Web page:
Tips for Your Toddler’s First Flight

MOPS Staff

You’ve seen her, that frazzled mom with the mystery stains on her shirt, noise-making toys falling out of her bag and a squirming child on her hip. She’s wrestling her suitcase and collapsing her stroller in the middle of the airport security line. Suddenly, her toddler starts to tantrum, throwing diapers and sippy cups across the filthy airport floor. You might give this mom an empathizing glance, or even lend a hand, but no one, and I mean no one, wants to be this mom.  

So, if you’re planning a trip with a toddler and you’ve never tried to change a diaper in an airplane bathroom with a stranger pushing on the broken door behind you then you’d better give this a quick read.  

These tips are for parents flying alone with a child old enough to walk, but not quite old enough to know what a seatbelt sign is.  

The Packing  

Check your main suitcase no matter how much the airlines charge. Trust me.  

Now for the carry on – yes, only one! My biggest suggestion is to only take one bag on that airplane. If your child is old enough to walk comfortably and completely manage his own bag, that’s fine. If not, everything needs to fit in your one bag or you simply will not have enough hands to manage.  

Your days of reading magazines and sipping lattes (don’t even dream of taking a snooze) are over; so don’t bring much in your carry on for yourself. I claim one zippered, “mom” pocket for my wallet, lip-gloss and hand sanitizer.  

I suggest a wide-mouthed bag, with pockets, that stands alone and won’t collapse on itself. Within that bag, pack each category into separate gallon-sized Ziplocs. Snacks in one, entertainment items in another, and diaper changing supplies in yet another. If you don’t do this, you’ll be rifling through a Mary Poppins-esq bottomless bag full of all the things you’re not looking for.  

Diaper emergency? Simply pull out the diaper Ziplocs and head to the back. No need to take a full collection of Thomas the Train to the bathroom with you. In that diaper changing Ziploc, be sure to put in an extra change of clothes for your little one, down to the socks. Moms can tolerate wet mystery stains, but most toddlers can’t.  

The remaining contents of your bag should be snacks, toys and television. The key is to have items your child hasn’t played with, or doesn’t get on a regular basis. Everything should be lightweight and noise-free for the sake of other passengers (I learned this the hard way). If you generally feed your toddler healthy snacks like I do, the sweet treats will be particularly helpful in keeping the whining and squirming at bay.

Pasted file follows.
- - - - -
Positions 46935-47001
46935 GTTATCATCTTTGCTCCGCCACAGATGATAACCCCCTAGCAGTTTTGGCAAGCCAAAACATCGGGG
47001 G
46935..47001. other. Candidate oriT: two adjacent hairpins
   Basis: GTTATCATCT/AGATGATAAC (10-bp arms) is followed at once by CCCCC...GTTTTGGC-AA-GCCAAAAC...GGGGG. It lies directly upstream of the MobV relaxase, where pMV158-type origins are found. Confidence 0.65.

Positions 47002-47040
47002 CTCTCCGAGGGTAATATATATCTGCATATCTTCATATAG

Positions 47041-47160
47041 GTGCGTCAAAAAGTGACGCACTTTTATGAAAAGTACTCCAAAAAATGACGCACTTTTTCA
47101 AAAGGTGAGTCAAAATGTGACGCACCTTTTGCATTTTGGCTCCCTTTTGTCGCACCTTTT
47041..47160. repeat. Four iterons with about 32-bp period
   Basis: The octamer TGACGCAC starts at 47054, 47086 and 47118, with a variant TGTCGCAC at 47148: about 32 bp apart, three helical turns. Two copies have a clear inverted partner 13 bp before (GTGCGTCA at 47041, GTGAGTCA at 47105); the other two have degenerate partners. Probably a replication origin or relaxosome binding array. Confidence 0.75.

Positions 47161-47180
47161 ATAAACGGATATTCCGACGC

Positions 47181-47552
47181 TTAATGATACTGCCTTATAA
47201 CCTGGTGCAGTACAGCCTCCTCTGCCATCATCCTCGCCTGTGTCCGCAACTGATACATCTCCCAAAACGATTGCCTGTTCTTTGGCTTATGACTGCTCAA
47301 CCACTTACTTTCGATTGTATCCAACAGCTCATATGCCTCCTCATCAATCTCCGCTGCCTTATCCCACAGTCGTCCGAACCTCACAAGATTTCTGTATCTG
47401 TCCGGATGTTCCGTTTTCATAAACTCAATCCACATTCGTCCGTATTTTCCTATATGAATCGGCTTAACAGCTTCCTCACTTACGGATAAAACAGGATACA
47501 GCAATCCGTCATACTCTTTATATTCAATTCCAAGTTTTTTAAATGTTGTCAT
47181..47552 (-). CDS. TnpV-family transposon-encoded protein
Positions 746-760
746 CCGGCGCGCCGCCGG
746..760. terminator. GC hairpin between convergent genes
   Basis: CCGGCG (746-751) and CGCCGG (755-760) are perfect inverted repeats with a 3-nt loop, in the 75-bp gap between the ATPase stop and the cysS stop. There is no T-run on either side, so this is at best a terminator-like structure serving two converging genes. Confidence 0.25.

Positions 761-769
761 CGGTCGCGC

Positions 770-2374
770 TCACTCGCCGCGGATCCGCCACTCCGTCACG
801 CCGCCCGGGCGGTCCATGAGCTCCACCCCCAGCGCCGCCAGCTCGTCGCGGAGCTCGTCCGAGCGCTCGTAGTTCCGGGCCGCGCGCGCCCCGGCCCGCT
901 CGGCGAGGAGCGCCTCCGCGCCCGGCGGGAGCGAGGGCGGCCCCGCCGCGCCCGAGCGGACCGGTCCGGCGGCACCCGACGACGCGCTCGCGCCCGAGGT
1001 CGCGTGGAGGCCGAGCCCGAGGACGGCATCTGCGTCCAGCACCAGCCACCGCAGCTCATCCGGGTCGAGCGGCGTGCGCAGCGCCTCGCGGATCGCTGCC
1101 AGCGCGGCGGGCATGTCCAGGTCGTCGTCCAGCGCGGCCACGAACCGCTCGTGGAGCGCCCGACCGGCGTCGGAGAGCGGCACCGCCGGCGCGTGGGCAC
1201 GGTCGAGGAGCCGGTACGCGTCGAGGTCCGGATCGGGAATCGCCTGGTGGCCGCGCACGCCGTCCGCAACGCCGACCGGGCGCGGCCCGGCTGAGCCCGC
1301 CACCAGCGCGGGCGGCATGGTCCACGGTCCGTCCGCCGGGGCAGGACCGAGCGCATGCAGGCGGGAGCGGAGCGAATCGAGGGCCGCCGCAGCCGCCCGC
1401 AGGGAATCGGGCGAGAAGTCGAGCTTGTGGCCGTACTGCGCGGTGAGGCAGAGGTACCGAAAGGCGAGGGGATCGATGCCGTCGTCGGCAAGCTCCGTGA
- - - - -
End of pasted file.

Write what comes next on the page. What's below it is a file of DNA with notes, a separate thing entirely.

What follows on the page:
The 99Cent store has almost all of these items, and I keep many of them in the packaging for that extra “wow factor” of opening new things. 


  • Stickers – decorate your seats, your arms, or the barf bag
  • Gel Stickies – great for the window
  • Pipe Cleaners – make bracelets, chains, and wind around everything in sight 
  • Micro Machines – tiny little cars that can use the safety card as a ramp
  • Mini Chapsticks – a superb discovery that thrilled my little one
  • Mini Crayons – small size is always a novelty, and napkins work as mini canvases
  • Party Favors – look in the cheap isle full of lightweight “junk” that you wouldn’t otherwise buy, but is perfect for a
  • few hours of use
  • Paperback Books – you can find them very cheap, and even ruin them with coloring
  • Silly Straw – entertaining even if only drinking water
  • Your Phone – great for flipping through recent pictures even in airplane mode  
  • iPad and Headphones – if you don’t have one, borrow one. There are endless apps and downloadable shows for children that can buy you 15-minute chunks of entertainment.  


  • Raisins – get the mini boxes for more fun 
  • Fruit Snacks – mini packs take the most time to unwrap and eat 
  • Fruit Roll Ups – time consuming and wonderfully sticky 
  • Miniature cracker sandwiches – spend the extra $ to get the single serving packs 
  • Pretzel Rods – play drums or swords with these salty treats 
  • Miniature juice/milk boxes – you can take as many liquids as you need when traveling with a child 
  • Dum Dum Suckers – I save one or two of these bad boys for the very end of the flight when we’re stuck in seatbelts without the ability to use electronics. Sucking and swallowing also helps keep little ears unplugged during descent, and the small size ensures you won’t have a sugar crash twenty minutes later. 
  • Anything New – the snacks your little one gets every day won’t be fun, so try a new shape or flavor  

The Flight  

From the moment you enter the airport, become the nicest person anyone has ever met. Seriously, it will not only win the favor of all around you (possible helpers) it will guard against the edginess and stress that traveling brings. Not to mention, little ones feed off their parents’ energy and your kindness and go-with-the-flow attitude communicates to them that peace and tranquility are as present on the road as they are at home.  

Now, take a deep breath and start that packing! With a little strategizing and more patience than you thought humanly possible, you just might enjoy the journey with your mini traveler!  

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